Americans don’t understand the world, but it’s not too late to learn

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category icon Editorials, Opinion

Our president’s latest mean-spirited slur shows that, when it comes to understanding the world, many Americans simply don’t.

In disparaging African and Haitian immigrants with his “shithole countries” comment, the president not only demonstrated his ignorance and contempt for people who don’t look like him, but also proved that he is clearly living in his own made-up reality.

In Trump’s twisted world, immigrants from “shithole” African countries are bringing us down. In reality, these immigrants are lifting us up. As reporter Ann M. Simmons pointed out in a Jan. 12 L.A. Times article about African immigrants, these new Americans are “significantly more likely to have … a master’s degree, medical degree, law degree or a doctorate” than the average citizen born in the U.S. They also are more likely to work as doctors and surgeons.

The fact that so many people blindly believe Trump’s inflammatory and racist proclamations about people from other cultures is sickening, but not exactly surprising. As a group, Americans are severely lacking in knowledge about world affairs: A 2016 survey conducted by the Council on Foreign Relations and the National Geographic Society found that the majority of college-educated young Americans age 18 to 26 failed basic questions related to geography, current foreign affairs, world economics and trade with other countries. Most had no idea where our military troops are stationed. Few realized that, from 2010-2015, the number of Mexicans leaving the U.S. to return to their home country was greater than the number of Mexicans entering the U.S.

This ignorance of the world takes its toll. As Council on Foreign Relations President Richard Haass pointed out in a National Geographic article about the survey, not understanding foreign affairs leads to a population that is susceptible to populist appeals — like Trump’s — and is “simply not well grounded.”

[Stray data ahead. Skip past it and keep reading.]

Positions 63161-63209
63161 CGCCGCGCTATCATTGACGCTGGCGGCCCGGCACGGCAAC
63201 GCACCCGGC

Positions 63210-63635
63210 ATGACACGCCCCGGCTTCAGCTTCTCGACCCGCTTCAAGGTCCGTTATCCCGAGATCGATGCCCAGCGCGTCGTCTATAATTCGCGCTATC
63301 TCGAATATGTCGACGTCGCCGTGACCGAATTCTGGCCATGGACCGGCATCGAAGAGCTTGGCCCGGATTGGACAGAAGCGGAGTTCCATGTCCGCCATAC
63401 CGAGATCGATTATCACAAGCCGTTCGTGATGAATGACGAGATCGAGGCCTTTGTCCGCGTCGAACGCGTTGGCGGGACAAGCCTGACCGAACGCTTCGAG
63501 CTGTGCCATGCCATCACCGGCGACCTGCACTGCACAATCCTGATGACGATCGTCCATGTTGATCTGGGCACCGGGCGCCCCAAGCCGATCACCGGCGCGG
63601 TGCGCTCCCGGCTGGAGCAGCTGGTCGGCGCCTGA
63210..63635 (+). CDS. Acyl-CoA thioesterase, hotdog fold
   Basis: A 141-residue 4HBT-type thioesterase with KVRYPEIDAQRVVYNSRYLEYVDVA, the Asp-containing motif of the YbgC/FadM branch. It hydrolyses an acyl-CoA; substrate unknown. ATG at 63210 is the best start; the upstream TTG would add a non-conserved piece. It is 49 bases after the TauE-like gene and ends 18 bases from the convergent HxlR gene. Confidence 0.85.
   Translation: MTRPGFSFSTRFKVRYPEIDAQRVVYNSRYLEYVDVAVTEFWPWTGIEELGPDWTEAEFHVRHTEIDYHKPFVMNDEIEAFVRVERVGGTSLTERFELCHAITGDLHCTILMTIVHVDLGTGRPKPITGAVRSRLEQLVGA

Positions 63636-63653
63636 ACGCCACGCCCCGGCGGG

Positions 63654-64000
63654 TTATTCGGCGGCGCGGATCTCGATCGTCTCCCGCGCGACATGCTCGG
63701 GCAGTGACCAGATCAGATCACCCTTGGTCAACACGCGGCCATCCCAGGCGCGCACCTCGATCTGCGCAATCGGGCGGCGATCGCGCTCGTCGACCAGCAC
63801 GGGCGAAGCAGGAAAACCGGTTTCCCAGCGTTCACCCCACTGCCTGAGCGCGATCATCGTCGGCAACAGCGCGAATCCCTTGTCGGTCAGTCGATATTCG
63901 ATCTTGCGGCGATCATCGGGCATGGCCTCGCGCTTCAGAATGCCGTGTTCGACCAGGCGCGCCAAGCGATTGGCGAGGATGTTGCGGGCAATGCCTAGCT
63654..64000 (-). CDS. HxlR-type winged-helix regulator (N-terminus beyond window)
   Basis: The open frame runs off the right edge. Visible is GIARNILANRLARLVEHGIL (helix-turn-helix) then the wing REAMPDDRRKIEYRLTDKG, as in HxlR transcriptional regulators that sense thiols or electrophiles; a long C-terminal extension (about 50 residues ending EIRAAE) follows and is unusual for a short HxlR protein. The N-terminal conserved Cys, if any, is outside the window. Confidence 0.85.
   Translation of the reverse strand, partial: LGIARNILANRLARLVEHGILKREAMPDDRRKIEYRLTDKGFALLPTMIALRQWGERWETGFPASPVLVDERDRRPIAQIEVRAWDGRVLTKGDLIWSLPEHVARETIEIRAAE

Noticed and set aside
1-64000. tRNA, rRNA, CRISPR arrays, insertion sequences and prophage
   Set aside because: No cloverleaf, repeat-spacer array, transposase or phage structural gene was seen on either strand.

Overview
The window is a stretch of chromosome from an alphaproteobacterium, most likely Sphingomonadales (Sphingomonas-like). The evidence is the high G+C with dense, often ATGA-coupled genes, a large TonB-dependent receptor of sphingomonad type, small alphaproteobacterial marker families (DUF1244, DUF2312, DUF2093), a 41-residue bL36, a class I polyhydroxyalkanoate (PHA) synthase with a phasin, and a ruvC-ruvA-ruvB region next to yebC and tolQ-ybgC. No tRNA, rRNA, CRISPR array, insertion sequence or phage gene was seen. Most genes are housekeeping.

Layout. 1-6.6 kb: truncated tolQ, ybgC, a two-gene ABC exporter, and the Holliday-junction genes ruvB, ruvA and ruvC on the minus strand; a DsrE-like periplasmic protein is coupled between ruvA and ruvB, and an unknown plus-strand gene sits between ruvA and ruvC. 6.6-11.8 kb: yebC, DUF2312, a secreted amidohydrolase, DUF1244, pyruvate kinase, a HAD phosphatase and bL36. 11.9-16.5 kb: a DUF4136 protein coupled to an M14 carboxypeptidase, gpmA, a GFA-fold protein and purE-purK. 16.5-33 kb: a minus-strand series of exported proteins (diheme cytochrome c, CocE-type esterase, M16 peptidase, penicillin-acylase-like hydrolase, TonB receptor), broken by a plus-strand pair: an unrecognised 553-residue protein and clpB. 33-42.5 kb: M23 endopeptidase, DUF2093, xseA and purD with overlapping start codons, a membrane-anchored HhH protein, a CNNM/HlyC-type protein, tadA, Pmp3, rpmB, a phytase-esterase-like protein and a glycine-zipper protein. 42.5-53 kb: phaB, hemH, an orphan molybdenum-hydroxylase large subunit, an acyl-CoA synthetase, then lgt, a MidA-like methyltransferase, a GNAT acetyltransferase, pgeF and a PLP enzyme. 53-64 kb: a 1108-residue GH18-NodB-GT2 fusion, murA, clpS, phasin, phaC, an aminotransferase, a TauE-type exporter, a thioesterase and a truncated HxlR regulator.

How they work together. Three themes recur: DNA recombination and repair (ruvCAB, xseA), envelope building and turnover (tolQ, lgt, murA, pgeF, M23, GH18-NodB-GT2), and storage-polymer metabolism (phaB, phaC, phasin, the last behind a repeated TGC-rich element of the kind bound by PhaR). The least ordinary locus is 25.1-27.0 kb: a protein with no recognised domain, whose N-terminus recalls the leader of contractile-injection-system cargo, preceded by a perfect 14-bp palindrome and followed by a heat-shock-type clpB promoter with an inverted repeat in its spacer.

The survey’s foreword is more direct: “To contend for jobs, assume leadership positions … and hold elected officials accountable, young people must understand the global context in which they operate as citizens and professionals. Yet our survey shows that many individuals educated in this country do not. This constitutes a major national challenge.”

Our education system is failing us by not including classes aimed at broadening Americans’ understanding of how the world operates and how we can find our place in this global system.

But it’s not just the education system that is to blame for this lack of understanding. American life does little to encourage exploration or travel. Unlike other “first world” nations, the U.S. does not require employers to give paid vacation time. A full 25 percent of Americans have no vacation, and the majority have two weeks or less each year. Compare that to Australia, where they have a minimum of four weeks of vacation time or France, where it’s five weeks.

Most of us here in the U.S. have no time to travel outside our own little corner of the world. We never get the chance to experience that thrill of immersing ourselves in a different culture, and of dispelling the close-minded stereotypes about “other people” that we’ve grown up with.

There aren’t any quick-fix solutions for this lack of knowledge. To catch up with the rest of the world, we are going to need to undergo a massive shift in our priorities. Are we going to push for foreign affairs curriculum in our public schools? Will we encourage our young people to, as they do in places like New Zealand and the United Kingdom, take a year between high school and college to explore the world? Will we as workers fight for more vacation time and then use it to travel? Will we call out leaders for their lack of global affairs knowledge or just blindly follow them?

Here in Camas, there is one small thing you can do. A new foreign affairs discussion group is starting up (see page A1 in this issue of The Post-Record for more information). They plan to be a nonpartisan, informal group that follows the expert-written Great Decisions foreign policy book and discusses issues going on in the world today. Joining that group — or starting one of your own — is a great first step to conquering the vast amount of misinformation out there, and to becoming a better, well-rounded citizen of the world.